Excitement about the upcoming debut of Twitter as a public company is palpable as related stories and rumors make the rounds in the financial press. Is the company going to raise $1.0 billion or $1.5 billion? What about valuation – $11 billion or $15 billion; $20 a share or $28 a share? Who are the winners, who are the losers?
Being firmly seated in the peanut gallery, we would be remiss not to highlight two stories that illustrate how seasoned business executives and young entrepreneurs alike will likely come out winners.
- At Fortune, senior editor Dan Primack reports that outside directors at the company do not receive cash remuneration. However, they stand to receive sizable payouts in a combination of cash and stock-settled equity-based compensation following the IPO. While information on the award instruments – stocks, options, restricted shares, or other derivative units – is scarce, each director could receive up to $16 million (grant-date fair value) annually.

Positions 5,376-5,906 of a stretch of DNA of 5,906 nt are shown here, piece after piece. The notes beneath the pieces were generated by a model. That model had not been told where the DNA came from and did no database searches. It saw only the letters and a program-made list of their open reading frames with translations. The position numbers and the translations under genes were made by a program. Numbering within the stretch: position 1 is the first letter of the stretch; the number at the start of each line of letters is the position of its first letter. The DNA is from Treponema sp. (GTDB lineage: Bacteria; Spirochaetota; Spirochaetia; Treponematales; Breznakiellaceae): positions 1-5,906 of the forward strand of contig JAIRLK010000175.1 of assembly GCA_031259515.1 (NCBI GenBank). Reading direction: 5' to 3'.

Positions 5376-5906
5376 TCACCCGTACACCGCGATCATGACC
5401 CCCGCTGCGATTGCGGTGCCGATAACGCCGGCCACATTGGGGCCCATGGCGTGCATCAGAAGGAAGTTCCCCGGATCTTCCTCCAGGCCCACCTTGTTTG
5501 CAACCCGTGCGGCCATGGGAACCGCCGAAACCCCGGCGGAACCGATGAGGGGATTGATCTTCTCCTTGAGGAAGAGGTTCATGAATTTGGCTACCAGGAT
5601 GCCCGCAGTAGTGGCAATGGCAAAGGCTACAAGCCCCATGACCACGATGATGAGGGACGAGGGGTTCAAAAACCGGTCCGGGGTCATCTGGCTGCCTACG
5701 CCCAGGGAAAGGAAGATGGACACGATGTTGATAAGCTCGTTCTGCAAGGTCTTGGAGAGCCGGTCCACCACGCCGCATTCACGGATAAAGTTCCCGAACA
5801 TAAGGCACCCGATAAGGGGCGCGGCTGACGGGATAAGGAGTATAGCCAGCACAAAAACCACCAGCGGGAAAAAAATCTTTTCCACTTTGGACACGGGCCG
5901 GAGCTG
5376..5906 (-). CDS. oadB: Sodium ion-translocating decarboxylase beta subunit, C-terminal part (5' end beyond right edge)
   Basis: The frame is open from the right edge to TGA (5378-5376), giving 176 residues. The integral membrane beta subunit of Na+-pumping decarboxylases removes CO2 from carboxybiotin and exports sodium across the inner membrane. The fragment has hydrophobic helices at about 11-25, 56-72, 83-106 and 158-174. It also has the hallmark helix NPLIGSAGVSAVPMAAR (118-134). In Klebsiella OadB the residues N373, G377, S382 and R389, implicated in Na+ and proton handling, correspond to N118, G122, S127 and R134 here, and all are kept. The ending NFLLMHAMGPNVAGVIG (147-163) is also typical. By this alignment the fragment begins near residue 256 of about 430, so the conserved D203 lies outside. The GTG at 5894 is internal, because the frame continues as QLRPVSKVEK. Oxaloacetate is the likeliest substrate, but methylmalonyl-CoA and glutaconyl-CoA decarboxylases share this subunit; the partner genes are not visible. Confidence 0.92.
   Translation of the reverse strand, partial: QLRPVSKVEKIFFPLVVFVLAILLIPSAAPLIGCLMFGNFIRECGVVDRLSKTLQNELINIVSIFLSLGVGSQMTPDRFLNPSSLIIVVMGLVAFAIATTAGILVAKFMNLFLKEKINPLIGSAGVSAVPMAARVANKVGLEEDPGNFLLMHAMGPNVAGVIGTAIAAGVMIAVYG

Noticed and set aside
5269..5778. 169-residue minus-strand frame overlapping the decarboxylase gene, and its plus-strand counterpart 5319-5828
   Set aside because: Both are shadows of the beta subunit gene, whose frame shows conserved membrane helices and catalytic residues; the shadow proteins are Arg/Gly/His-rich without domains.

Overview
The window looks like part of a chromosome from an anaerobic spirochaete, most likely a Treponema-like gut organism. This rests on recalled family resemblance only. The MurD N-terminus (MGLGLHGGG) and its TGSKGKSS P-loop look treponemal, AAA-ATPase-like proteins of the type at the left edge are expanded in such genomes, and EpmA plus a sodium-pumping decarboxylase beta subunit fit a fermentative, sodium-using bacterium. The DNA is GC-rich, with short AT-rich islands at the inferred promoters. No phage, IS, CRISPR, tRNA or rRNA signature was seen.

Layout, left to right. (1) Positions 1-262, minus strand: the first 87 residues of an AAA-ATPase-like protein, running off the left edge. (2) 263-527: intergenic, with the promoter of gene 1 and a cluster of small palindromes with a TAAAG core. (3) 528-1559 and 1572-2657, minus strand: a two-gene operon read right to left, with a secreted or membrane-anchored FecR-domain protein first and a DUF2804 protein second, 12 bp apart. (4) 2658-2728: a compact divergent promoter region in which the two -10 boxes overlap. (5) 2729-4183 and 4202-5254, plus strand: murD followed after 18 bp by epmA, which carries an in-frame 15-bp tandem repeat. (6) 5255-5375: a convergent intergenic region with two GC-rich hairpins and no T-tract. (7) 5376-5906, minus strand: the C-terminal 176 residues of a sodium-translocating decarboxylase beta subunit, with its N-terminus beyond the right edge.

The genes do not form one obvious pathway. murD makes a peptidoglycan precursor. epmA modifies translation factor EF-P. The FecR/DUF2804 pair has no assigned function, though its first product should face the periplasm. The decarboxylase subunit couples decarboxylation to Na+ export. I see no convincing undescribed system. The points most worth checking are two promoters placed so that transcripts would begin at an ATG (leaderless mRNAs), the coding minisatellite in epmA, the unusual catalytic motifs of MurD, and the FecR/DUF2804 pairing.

- This Wall Street Journal article pulls back the curtain on some estate planning strategies employed by Twitter executives around the IPO. While the structures vary – some individuals have elected to use Grantor Retained Annuity Trusts (GRATs), while others appear to have opted for asset-holding limited liability companies – the article estimates total potential tax savings could exceed $100 million.
For both start-up and mature companies, Mercer Capital’s valuation experts assist in the measurement of grant-date fair value of equity-based compensation across a variety of industries. Mercer Capital has been providing objective valuations for tax compliance since 1982.
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